Road Map for Graduate Study: A Guide for Prospective Graduate Students
by Dr. Donald C. Martin
1. Now it is time to make sure you have current application materials. You will most likely access applications on the web, but some graduate schools may still prefer that you send part or all of the application via regular mail. Having reviewed the information on your spreadsheet, you should be generally familiar with the deadlines you will need to meet for your applications.
2. Make sure to verify the requirements for admissions interviews (if applicable) and to revisit the interview deadlines for each option (you should already have some of this information on your research spreadsheet.) You should also have a general sense of why you are interested in a specific graduate program and that specific school. For instance, you should be able to express why you want to earn a master's of science in education with a concentration in higher education as opposed to early childhood education or if a dual master's degree might be more up your alley.
3. If you have not already done so, start thinking about who you will ask to write letters of recommendation for you. If you are applying to several schools, be sure to have more than one or two individuals selected. If they are going to do a good job for you, they will need time to work on their recommendations. A good rule of thumb is: One person could probably do two or three recommendations. Once you have selected those you would like to use, contact them and get their approval.
4. Similar to the spreadsheet you created when initially doing research on your options, create an application spreadsheet. Place the names of each of your options alphabetically down the left hand column. Across the top place the items you want to be sure you remember, or compare, throughout the application process. Some of those items will include:
- Application deadlines
- The deadline by which you will apply
- Ease of completing the application – i.e., user friendly technology?
- Date you actually send in your application
- Interview requirements
- The date your interview was scheduled
- Is the interview to be conducted on campus, in your area, by phone?
- The date of your interview
- Once conducted, your opinion of the interview questions, and of your interviewer.
- Were you notified that your application had been received? If so, how long after you sent it in?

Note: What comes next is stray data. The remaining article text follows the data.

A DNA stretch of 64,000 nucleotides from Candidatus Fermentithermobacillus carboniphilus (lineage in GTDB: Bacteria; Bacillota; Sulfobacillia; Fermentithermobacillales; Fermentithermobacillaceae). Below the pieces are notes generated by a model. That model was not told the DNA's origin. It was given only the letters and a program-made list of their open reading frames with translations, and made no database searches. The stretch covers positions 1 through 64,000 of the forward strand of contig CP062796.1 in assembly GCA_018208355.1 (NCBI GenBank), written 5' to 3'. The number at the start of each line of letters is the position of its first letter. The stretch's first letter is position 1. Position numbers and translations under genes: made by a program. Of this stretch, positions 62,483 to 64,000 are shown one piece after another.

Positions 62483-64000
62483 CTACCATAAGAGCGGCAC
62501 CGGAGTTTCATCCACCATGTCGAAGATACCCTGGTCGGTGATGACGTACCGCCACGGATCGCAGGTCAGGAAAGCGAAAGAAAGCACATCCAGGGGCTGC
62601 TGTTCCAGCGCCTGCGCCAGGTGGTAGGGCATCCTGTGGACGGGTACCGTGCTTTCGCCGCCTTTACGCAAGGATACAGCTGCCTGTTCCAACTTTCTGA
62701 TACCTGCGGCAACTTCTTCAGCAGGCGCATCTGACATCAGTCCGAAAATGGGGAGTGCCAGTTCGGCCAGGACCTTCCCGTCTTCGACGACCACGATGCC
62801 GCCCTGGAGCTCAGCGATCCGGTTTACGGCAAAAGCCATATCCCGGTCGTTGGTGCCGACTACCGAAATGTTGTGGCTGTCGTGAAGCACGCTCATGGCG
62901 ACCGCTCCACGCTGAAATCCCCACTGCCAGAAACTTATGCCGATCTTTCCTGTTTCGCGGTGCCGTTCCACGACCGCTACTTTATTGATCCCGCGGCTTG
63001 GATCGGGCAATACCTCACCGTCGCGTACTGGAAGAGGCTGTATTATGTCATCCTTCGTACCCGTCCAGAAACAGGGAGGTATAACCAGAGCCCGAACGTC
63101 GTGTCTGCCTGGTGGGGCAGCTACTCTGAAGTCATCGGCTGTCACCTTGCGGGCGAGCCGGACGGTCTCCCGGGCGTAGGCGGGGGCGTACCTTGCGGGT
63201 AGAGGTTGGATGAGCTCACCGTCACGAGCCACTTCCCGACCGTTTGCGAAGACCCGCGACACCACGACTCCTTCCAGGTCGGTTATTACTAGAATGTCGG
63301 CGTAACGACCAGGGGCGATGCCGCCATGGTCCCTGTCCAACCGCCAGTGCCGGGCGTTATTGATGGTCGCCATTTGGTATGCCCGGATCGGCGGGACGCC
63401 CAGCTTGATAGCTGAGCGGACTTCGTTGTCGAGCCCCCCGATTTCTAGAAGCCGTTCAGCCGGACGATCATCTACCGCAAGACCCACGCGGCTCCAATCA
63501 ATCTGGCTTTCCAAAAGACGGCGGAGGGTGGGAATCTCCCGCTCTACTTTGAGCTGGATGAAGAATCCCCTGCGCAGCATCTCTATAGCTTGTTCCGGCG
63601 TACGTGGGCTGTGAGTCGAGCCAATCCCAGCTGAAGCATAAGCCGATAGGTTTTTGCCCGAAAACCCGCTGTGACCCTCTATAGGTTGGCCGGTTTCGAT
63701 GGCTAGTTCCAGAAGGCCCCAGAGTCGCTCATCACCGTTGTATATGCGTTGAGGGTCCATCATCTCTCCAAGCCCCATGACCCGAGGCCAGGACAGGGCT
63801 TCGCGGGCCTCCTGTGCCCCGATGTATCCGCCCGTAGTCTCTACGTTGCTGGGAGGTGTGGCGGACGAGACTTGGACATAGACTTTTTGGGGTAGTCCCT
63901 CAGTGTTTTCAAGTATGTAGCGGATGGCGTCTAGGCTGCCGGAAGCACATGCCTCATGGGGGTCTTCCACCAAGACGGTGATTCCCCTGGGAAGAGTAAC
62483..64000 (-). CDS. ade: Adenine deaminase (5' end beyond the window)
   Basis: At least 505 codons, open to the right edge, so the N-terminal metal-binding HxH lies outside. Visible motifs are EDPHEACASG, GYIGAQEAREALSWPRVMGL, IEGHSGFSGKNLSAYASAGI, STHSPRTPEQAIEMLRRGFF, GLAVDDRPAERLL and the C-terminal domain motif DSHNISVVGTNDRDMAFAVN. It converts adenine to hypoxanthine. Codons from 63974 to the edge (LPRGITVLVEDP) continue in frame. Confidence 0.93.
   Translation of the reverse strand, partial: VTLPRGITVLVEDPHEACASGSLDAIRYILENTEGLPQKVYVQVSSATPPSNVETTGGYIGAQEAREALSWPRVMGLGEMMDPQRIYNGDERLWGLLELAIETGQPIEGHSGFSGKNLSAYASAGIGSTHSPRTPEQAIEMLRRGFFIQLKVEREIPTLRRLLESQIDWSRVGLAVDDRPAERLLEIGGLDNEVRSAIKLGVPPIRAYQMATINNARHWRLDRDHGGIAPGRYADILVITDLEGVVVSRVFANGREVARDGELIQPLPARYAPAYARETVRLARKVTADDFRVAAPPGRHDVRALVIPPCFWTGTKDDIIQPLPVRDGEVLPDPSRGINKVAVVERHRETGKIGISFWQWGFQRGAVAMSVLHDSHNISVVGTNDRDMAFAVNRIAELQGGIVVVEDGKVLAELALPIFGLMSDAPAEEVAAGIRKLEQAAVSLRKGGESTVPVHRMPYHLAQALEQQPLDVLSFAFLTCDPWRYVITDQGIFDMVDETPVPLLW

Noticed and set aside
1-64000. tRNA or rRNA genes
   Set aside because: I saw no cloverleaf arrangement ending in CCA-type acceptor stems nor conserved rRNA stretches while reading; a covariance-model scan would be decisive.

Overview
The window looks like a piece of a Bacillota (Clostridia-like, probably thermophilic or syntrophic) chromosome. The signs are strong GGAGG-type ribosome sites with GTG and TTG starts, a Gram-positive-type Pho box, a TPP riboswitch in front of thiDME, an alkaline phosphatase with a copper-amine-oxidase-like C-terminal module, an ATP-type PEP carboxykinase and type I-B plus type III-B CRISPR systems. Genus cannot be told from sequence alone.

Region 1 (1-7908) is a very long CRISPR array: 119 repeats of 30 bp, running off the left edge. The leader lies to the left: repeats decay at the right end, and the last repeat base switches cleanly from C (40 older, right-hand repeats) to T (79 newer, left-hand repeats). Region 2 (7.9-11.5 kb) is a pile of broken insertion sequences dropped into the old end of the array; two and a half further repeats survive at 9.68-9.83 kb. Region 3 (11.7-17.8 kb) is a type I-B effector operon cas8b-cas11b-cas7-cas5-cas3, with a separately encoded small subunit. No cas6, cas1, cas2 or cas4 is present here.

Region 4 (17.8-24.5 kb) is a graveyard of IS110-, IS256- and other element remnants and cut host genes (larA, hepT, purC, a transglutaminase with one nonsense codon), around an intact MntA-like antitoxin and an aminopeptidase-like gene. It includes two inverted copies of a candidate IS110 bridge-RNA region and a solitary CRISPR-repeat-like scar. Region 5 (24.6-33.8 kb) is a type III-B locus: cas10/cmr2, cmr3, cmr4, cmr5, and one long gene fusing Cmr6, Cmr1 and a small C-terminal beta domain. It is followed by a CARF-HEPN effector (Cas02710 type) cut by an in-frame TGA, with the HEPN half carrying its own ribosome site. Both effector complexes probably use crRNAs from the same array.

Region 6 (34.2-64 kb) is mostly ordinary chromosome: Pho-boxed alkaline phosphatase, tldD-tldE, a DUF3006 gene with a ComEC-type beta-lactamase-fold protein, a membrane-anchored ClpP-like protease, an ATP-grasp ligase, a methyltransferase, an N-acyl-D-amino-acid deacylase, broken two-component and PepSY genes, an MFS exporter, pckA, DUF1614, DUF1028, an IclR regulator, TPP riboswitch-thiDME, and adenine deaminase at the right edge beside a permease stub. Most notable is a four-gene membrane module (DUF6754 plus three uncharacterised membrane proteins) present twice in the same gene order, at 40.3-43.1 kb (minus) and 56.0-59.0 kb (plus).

- Your rating of the contact with the admissions staff between the time you applied and the time a decision was communicated to you
- Did the admissions office its deadline to notify you of a decision?
- If admitted, how was the follow-up afterward? Too much? Too little?
- What is the enrollment deposit amount and deadline, if admitted?
- What information do you need for financial aid purposes, if admitted?
- Is there a campus visit program for newly admitted students?
- If yes, and you attended, what did you think? Is this a place at which you would feel comfortable?
- Were you “pursued” after admission? Do you really feel wanted?
- If wait listed, how were you treated?
- If denied, how were you treated?
- Is deny or re-application feedback available?
- If you chose to appeal your denial, was the admissions staff friendly and caring?
TIP: This is a great time to create outlines of the essays you will write. Jotting down notes for each question is extremely valuable and helps to ensure you answer questions fully. This also helps to ensure you answer the right questions for the right schools.
For the complete 12-month checklist, seven personal questions to ask about grad school, and much more, go to Dr. Martin’s website and order his book Road Map for Graduate Study.
Dr. Donald C. Martin is an expert in the fields of enrollment management, student affairs and higher education administration. From 1980 to 2008 he managed divisions including admissions, financial aid, student development, registration/advising, and career, disabled and international services.